I have been working with Project Horseshoe Farm (PHF) in Greensboro, AL for officially two weeks now. In these few weeks, I have had to learn more names than my first week in college, and I still find myself struggling to summarize my internship in more than 30 seconds to friends and family back home.
The work we do on a daily basis is vast, varied, frustrating, and restorative. To even begin describing what I do, I should start with the organization and the community it belongs to. Project Horseshoe Farm is a community-based nonprofit focused on improving the vitality of a community in Hale County, a community of about 15,800 people in rural Alabama. PHF’s on-site location is in Greensboro, AL, a town of 2,400 residents just 50 miles from Selma. The organization has developed many programs to achieve an ambitious mission. Every day of the year, the organization runs the Community Center Program, as a way to diminish feelings of social isolation and promote community cohesion among community members of all backgrounds, though it is largely the elderly and adults living with mental illness. At program, participants can choose to participate in support groups, walking clubs, arts and crafts, and cooking. On a daily basis, I am on the team that runs our Community Center Program. Because a central part of the mission is to serve vulnerable members of the community, we provide transportation for participants up to 20 miles away. This has been one of my favorite parts of the internship (although it is no more than a chauffeur) because we are able to connect people to a community on a daily basis that they may otherwise not have had.
Starting this Monday, we will begin our Summer Youth Program. This is a three-week program that will run in the afternoons. The goal is to provide a balance between leisure activities and academic enrichment. Summer is a time where low-income children suffer from an inability to access summer camps because of cost, so PHF serves to bridge this gap by providing a free program. For the past two weeks, I have been helping contact families, conduct outreach, and plan activities for the program. I am excited about this because I will get to interact with more of the youth in the community and take more responsibility in planning and preparing activities.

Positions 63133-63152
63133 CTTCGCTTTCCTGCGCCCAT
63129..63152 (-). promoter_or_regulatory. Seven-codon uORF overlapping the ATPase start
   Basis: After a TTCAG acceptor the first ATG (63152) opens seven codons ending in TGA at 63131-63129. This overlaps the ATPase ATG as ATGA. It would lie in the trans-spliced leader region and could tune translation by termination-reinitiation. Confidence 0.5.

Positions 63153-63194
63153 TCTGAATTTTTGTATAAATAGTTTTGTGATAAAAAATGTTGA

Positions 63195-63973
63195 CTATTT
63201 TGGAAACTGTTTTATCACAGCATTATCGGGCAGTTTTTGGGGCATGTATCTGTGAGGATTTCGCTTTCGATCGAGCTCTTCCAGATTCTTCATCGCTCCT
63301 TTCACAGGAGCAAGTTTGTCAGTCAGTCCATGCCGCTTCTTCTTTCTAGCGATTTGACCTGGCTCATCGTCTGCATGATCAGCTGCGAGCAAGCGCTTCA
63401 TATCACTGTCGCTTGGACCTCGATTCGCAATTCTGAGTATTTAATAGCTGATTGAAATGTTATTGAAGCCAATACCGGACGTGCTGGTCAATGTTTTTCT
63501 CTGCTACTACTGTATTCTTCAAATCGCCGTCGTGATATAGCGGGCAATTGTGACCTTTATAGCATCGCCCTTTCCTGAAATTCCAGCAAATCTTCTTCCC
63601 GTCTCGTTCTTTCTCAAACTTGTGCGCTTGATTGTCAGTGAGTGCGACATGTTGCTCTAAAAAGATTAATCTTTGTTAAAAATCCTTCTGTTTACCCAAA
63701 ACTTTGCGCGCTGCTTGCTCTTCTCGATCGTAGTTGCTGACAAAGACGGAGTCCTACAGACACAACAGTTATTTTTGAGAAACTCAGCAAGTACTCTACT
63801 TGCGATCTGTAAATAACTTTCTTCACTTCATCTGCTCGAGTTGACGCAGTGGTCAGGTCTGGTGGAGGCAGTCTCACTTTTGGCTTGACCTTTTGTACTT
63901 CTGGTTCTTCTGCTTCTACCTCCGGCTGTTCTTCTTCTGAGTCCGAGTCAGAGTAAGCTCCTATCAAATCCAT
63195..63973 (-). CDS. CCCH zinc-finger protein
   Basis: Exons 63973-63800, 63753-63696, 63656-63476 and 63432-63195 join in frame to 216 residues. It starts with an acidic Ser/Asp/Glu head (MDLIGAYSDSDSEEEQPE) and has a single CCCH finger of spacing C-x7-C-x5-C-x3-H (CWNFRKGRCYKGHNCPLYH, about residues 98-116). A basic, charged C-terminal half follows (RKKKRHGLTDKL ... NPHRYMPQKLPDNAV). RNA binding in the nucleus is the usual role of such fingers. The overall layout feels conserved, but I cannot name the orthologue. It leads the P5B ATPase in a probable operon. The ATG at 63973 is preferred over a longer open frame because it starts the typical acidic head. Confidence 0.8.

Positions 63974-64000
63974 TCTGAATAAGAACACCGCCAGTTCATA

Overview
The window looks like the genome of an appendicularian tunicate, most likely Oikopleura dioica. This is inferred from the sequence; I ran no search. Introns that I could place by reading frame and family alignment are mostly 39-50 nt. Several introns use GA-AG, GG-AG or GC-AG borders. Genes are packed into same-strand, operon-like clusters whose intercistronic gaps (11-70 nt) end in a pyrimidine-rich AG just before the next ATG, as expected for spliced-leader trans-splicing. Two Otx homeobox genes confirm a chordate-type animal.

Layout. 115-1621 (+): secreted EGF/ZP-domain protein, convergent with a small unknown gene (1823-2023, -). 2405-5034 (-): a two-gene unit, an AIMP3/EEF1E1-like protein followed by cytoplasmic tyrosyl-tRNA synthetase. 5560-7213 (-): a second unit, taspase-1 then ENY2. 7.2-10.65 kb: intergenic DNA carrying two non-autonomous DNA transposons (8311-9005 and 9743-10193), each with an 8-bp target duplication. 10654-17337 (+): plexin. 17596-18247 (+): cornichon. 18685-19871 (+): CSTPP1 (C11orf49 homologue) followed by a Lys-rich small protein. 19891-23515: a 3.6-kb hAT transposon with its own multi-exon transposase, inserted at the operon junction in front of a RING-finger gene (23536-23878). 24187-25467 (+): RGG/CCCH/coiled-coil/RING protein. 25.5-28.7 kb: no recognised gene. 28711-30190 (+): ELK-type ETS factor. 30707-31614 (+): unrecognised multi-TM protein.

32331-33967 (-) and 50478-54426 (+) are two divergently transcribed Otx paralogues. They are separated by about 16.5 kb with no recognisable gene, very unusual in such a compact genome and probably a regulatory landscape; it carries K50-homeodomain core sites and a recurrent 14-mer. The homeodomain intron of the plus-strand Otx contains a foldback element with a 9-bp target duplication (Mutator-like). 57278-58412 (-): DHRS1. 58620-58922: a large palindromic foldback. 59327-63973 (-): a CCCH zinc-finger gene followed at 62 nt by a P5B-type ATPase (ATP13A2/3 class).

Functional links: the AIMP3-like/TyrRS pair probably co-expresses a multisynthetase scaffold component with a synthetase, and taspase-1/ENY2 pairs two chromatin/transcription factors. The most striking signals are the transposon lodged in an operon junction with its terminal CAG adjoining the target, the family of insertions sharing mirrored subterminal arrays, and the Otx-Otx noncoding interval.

When we are not doing these programs, I am visiting my two different health partners. Health partners are pairings between fellows and vulnerable community members who may be suffering from mental or physical illness. The role of the fellows is to help coordinate their medicine, health care, set health goals, as well as be a means of social support. Because I am only here for eight weeks, I do not have health partners that have more serious health issues, however, I am partnered with individuals that could benefit from social interaction. Ms. Janet, one of my health partners, probably won’t remember my name because she is 94 years old with dementia. Nonetheless, she says she loves my company and I love her stories, so I am looking forward to the next six weeks we have. Randy, my other health partner, is blind. He has always had a wonderful relationship with his mother but she is now in hospice. Much of my role is to drive him to the nursing home so he can maintain that relationship with his mother and pique his curiosity with new podcasts and audiobooks.
What I have learned about this internship is that it extends well beyond the normal workday schedule. Every Wednesday, we play Frisbee with any community members and other fellows, Mondays we always have discussions with the director about the work we are doing, and Fridays we always have excursions that help us better understand the community we work in and the surrounding state. One interesting part about this internship is that it is led almost entirely by the HSF Fellows, all recent college graduated individuals. When the other intern and I arrived, the Fellows had only been there for two weeks, so they were still learning how to run an organization. In many ways, I think this has been an important experience for us to share because we are able to learn together, make mistakes together, and lead together. Moreover, participating in this internship has made me realize the immense responsibility this organization has because every day I can so vividly imagine the community if the organization you suddenly did not
Experiences like Ellie Hough’s are made possible by the Whitman Internship Grant, which provides funding for students to participate in unpaid internships at both for-profit and non-profit organizations. To learn how you could secure a Whitman Internship Grant or host a Whitman intern at your organization, click here or contact Assistant Director for Internship Programs Mitzy Rodriguez